During the reign of the Vikings, Kainan, a man from a far-off world, crash lands on Earth, bringing with him an alien predator known as the Moorwen. Though both man and monster are seeking revenge for violence committed against them, Kainan leads the alliance to kill the Moorwen by fusing his advanced technology with the Viking's Iron Age weaponry.
Follows the story of Claire Randall, a married combat nurse from 1945 who is mysteriously swept back in time to 1743, where she is immediately thrown into an unknown world where her life is... See full summary »
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A man, having fallen in love with the wrong woman, is sent by the sultan himself on a diplomatic mission to a distant land as an ambassador. Stopping at a Viking village port to restock on supplies, he finds himself unwittingly embroiled on a quest to banish a mysterious threat in a distant Viking land.
In 709 AD, in the Iron Age, a spacecraft crashes in the Viking kingdom of Herot, Norway, and the pilot Kainan survives. He turns the beacon on; learns the language and culture of the planet using a machine; and finds that the predator, Moorwen, that he was transporting, had escaped. While chasing the alien monster, he finds a village completely destroyed and is arrested by the warrior Wulfric, believing that he killed the locals - Kainan is brought to Herot as a prisoner. Written by
Claudio Carvalho, Rio de Janeiro, Brazil
"Outlander" is a great surprise by director Howard McCain - honestly never heard of him before, but I'll be keeping an eye on his work from now on! The movie opens with a spaceship crashing down on Earth, Norway 700 AD. The only surviour from the crew, Kainan (James Caviezel), is soon captured by vikings, who blame him for the slaughter in a nearby village. The outworlder claims he is not responsible and he has come to these lands hunting for dragons. The vikings don't trust a word... until their own village is attacked by a mysterious creature - something that Kainan brought with him from outer space...
Proving himself in battle Kainan gains the trust of the vikings and gets himself some trusty friends... and some interest from the King's daughter Freya (Sophia Myles). Together they have to face the alien beast Moorwen and find a way to destroy it. But Kainen is hunted not only by a monster, but by guilt and memories as well. He couldn't protect his beloved wife and son from the very same creature.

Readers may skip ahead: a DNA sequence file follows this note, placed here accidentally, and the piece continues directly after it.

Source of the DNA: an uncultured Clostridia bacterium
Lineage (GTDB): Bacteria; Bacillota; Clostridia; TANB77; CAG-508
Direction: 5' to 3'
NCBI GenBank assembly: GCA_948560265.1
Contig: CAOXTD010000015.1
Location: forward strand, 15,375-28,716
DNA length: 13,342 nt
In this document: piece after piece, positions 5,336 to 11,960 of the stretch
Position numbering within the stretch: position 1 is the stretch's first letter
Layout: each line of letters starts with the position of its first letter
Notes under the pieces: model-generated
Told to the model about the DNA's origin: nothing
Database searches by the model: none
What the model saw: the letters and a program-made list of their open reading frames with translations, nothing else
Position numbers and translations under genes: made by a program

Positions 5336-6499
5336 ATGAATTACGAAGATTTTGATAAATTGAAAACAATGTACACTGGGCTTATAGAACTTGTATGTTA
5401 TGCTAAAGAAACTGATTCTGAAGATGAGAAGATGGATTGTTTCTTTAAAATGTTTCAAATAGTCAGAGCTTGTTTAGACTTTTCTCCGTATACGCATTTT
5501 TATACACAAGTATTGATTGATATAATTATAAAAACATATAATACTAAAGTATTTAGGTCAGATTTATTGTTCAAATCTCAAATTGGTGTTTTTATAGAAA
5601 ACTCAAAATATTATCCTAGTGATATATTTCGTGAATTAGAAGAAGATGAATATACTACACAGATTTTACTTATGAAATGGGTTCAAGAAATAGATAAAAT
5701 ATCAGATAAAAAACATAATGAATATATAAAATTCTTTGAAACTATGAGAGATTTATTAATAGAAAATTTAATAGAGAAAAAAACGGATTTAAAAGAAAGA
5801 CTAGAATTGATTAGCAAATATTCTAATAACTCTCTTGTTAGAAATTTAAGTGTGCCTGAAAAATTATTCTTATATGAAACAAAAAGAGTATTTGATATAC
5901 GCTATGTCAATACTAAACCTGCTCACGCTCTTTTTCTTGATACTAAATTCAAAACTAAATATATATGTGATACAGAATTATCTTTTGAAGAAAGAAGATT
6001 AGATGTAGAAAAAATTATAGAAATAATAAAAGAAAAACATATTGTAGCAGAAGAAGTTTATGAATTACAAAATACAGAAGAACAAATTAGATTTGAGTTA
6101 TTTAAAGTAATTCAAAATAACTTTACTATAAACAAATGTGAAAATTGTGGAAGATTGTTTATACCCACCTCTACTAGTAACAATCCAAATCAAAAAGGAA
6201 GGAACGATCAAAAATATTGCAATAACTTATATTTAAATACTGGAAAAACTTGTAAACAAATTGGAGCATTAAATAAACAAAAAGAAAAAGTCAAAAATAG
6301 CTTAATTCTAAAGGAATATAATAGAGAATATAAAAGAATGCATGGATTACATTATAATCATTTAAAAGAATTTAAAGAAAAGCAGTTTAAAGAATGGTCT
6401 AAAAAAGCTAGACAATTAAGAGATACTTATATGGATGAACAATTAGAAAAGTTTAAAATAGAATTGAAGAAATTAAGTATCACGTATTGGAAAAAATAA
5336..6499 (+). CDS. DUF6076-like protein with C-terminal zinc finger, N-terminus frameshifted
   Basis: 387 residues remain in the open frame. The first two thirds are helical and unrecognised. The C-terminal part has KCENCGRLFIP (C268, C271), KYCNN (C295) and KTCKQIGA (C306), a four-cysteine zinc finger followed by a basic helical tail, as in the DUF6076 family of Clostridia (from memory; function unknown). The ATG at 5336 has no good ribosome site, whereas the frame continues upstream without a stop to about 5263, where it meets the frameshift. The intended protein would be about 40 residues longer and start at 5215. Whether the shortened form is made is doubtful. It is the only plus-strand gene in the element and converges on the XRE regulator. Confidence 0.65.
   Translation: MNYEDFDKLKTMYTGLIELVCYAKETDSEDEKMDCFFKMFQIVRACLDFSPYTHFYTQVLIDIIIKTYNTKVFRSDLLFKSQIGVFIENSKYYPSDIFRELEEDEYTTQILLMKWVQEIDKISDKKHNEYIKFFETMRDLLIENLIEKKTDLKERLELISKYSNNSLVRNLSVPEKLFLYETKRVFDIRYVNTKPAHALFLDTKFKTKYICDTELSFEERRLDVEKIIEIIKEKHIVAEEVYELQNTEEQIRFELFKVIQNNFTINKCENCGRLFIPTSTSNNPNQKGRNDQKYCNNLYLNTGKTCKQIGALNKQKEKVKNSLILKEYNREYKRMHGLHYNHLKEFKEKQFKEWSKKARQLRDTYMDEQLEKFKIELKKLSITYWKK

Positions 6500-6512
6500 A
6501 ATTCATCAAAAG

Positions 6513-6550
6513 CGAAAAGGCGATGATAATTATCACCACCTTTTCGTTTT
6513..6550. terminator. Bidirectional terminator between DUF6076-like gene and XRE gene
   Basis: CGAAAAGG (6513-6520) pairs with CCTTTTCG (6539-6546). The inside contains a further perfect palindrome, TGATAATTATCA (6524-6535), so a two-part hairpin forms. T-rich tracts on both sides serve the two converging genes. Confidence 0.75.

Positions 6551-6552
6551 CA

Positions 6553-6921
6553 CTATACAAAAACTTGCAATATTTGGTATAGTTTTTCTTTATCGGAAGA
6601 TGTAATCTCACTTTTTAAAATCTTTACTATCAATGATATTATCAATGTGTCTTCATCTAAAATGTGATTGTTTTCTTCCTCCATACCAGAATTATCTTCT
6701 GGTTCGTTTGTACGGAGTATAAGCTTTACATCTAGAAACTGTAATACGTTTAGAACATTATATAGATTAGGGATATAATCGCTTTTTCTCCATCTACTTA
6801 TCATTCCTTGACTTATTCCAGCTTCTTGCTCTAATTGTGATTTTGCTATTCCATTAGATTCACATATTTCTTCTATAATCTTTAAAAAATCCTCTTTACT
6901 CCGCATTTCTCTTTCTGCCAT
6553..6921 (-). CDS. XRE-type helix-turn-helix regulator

The story is simple and yet gripping. The idea that a pack of vikings and a spaceman battle an alien beast was exciting enough to make me interested and willing to see the movie. I approached it with no great expectations and I found myself pleasantly surprised! The movie is in fact very entertaining and involving. Jim Caviezel is an excellent choice for a tragic hero haunted by his past - a true Beowulf from outer space. The rest of the cast does a good job as well. I loved Sophia Myles in "Tristan & Isolde" and I was pleased to watch her again, this time as a bold Viking princess. In the supporting cast we have John Hurt and Ron Perlman (they've collaborated before on the Hellboy movies).
The Moorwen is designed by Patrick Tatopolous and if you're familiar with his work you can sense his style in it. I'd say there is some Godzilla-nuance to the Moorwen, but the luminous abilities of the creature were something new and exciting.
The production design, the sets and the costumes were also very good, but what really impressed me were the flashback sequences of Kainan's life before falling down to Earth. The Moorwen planet war scene is truly great and the only thing I regret is that they were not longer - I can enjoy out-of-this-world landscapes anytime! The CGI was impressive. I would play the movie again just to watch them once more.
The movie could use some faster pace at times and I find it slightly longer than it should have been, but by no means boring or trying. "Outlander" delivers an excellent sci-fi action-adventure - something we don't see too often these days!
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